The remarkable life of Tabor College professor J.G. Ewert was highlighted a century after his death April 23 during the Center for Mennonite Brethren Studies’ annual dinner.
Tabor English professor Christopher Dick shared about his translation research into Ewert, an “(in)active activist” who immigrated from what is now Poland to Kansas and attended Bethel College before health issues restricted him at age 24 to a physically immobile life in Hillsboro, Kan.
Ewert was a Tabor faculty member from 1914 to 1920 and writer and editor for the German-language newspaper Vorwärts. He was an active worker for South Russia relief until he died in 1923. He was also recognized by Ripley’s Believe It or Not! as the “Most Amazing Invalid in All History,” as he taught and worked despite being confined to his bed for more than 20 years.
“I hesitate to say this, but in some ways his physical condition seems to have unlocked something powerful in Ewert,” Dick said. “Who knows what Ewert’s life would have entailed had he not gotten sick?”
Physical limitations drove him to read extensively, study and write. He connected across vast distance by letters and newspaper articles.
Ewert taught languages at Tabor. Following the Russian Revolution and severe famine, he used his knowledge of Russian to facilitate relief inroads with government officials so Mennonite Central Committee aid could be shipped.
“People sent money to Ewert with instructions on the recipients of the funds, and Ewert navigated the bureaucratic paperwork to make it happen,” Dick said of Ewert’s household’s effort to funnel more than $1.4 million in today’s money.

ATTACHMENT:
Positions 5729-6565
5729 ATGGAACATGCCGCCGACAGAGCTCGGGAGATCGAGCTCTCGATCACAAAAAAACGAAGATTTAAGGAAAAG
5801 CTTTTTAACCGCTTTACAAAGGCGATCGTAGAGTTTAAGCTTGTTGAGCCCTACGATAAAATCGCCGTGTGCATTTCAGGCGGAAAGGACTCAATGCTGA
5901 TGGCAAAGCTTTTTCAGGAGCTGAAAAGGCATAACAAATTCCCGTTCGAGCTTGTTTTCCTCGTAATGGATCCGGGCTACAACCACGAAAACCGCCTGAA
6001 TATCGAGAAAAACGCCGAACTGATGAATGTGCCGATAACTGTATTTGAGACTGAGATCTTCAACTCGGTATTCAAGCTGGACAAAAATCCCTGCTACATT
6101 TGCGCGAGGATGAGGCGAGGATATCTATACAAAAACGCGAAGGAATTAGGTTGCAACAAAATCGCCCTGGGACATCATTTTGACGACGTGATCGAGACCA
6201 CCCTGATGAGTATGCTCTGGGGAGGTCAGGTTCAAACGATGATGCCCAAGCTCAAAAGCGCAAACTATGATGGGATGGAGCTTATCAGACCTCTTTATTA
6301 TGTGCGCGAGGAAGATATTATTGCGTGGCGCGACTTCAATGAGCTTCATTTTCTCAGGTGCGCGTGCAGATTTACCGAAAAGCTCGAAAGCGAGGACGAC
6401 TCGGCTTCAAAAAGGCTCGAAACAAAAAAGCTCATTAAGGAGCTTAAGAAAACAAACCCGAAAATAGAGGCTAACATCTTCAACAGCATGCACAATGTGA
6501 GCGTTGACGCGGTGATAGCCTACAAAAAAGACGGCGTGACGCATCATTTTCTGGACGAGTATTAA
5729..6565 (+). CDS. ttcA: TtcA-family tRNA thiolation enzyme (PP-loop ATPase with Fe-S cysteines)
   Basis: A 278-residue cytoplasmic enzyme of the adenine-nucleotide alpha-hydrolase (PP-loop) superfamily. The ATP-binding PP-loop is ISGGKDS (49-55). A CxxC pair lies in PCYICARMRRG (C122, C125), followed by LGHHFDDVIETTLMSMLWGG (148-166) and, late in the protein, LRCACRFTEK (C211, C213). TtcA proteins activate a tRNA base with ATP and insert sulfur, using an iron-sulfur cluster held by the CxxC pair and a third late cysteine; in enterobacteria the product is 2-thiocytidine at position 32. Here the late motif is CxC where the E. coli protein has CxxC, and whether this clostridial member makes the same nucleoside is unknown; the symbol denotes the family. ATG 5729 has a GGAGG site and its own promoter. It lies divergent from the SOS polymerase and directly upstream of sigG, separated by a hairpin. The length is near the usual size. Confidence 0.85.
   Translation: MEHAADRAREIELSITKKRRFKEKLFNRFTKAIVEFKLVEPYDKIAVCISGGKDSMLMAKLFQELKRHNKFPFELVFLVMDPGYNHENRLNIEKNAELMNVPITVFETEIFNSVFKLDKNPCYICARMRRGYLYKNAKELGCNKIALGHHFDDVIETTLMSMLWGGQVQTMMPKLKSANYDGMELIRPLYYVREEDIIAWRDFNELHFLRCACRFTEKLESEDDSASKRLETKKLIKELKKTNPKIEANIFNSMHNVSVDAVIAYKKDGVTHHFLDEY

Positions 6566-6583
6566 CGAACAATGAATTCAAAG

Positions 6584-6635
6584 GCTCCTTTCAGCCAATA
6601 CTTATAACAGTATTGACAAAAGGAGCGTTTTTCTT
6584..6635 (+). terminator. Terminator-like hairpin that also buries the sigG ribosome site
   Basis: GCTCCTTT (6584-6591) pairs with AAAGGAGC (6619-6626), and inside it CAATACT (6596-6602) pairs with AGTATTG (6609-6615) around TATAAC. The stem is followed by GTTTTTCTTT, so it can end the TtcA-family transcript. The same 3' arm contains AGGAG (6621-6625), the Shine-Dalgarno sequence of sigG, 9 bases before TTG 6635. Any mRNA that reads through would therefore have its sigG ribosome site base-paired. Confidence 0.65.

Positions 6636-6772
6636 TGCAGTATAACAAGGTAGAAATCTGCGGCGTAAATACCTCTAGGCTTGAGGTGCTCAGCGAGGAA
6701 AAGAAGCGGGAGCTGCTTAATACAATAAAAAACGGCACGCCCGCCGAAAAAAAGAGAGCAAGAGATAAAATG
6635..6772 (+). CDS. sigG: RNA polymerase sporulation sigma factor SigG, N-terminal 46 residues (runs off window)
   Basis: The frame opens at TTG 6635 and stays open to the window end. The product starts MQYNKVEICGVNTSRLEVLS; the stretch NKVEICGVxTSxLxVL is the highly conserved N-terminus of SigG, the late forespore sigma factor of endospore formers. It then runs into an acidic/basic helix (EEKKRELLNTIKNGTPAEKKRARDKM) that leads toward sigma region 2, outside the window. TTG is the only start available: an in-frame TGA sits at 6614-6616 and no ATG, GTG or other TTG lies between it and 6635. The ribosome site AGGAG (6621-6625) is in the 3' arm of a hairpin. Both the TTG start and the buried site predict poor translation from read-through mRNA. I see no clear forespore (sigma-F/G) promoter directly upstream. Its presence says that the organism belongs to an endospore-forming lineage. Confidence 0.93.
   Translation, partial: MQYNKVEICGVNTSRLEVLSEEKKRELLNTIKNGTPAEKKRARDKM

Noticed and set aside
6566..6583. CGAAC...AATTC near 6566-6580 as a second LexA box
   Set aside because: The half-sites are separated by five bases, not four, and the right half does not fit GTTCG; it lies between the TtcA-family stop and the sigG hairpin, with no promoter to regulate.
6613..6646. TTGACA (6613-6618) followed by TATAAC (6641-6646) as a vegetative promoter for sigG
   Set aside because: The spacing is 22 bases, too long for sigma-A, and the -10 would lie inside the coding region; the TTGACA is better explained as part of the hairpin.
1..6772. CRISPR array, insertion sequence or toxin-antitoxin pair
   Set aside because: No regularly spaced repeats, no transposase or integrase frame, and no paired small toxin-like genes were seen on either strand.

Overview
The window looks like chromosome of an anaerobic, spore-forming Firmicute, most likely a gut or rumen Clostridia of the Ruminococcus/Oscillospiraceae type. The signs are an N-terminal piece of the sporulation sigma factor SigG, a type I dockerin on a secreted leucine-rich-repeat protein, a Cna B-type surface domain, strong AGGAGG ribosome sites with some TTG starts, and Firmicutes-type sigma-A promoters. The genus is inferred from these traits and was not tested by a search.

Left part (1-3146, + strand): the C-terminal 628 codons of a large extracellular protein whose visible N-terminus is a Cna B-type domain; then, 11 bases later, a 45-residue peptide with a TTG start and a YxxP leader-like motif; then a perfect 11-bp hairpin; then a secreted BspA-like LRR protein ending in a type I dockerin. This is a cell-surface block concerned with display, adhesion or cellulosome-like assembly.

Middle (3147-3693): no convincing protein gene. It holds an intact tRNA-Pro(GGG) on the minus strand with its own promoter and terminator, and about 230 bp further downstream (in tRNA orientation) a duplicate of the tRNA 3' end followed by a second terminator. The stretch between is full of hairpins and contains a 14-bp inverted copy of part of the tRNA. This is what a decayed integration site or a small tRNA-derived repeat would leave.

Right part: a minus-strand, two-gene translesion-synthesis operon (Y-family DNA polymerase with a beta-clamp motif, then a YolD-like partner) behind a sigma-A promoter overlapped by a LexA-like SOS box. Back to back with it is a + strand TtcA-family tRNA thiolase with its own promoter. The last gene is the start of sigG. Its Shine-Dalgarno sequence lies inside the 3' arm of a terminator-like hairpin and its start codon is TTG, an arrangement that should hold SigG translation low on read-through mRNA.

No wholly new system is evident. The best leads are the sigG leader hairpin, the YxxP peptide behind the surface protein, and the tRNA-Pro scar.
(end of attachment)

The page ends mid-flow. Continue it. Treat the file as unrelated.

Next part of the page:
“J.G. Ewert did not let his disability of ‘creeping paralysis’ define him,” said Peggy Goertzen, CMBS director. “He was known for his deep compassion for suffering mankind.”
His charitable interests were driven by his belief that faith cannot be detached from political and social issues. Ewert studied military regulations to assist conscientious objectors and advocated strongly in support of Hutterite COs imprisoned for refusing to wear a military uniform.
He warned of the threats posed by capitalism, militarism and alcoholism.
“Ewert’s support of socialism and critique of capitalism is probably what created, and still creates, the most buzz,” Dick said, citing frequent philosophical run-ins with rival Mennonite editor H.P. Krehbiel of Der Herold on socialism. “. . . It is the destructive power of capitalism that concerns Ewert. [He believed] it destroys everything [and] results in all-consuming greed for those who have money and oppression and hardship for those who don’t.”
Ewert’s food assistance work ended on March 15, 1923. It is reported that he said, “I have written the last food draft application. My work is done.”
“That evening he became sick with influenza, and the following day — March 16 — he died,” Dick said. “Thus concluded the remarkable life of J.G. Ewert.”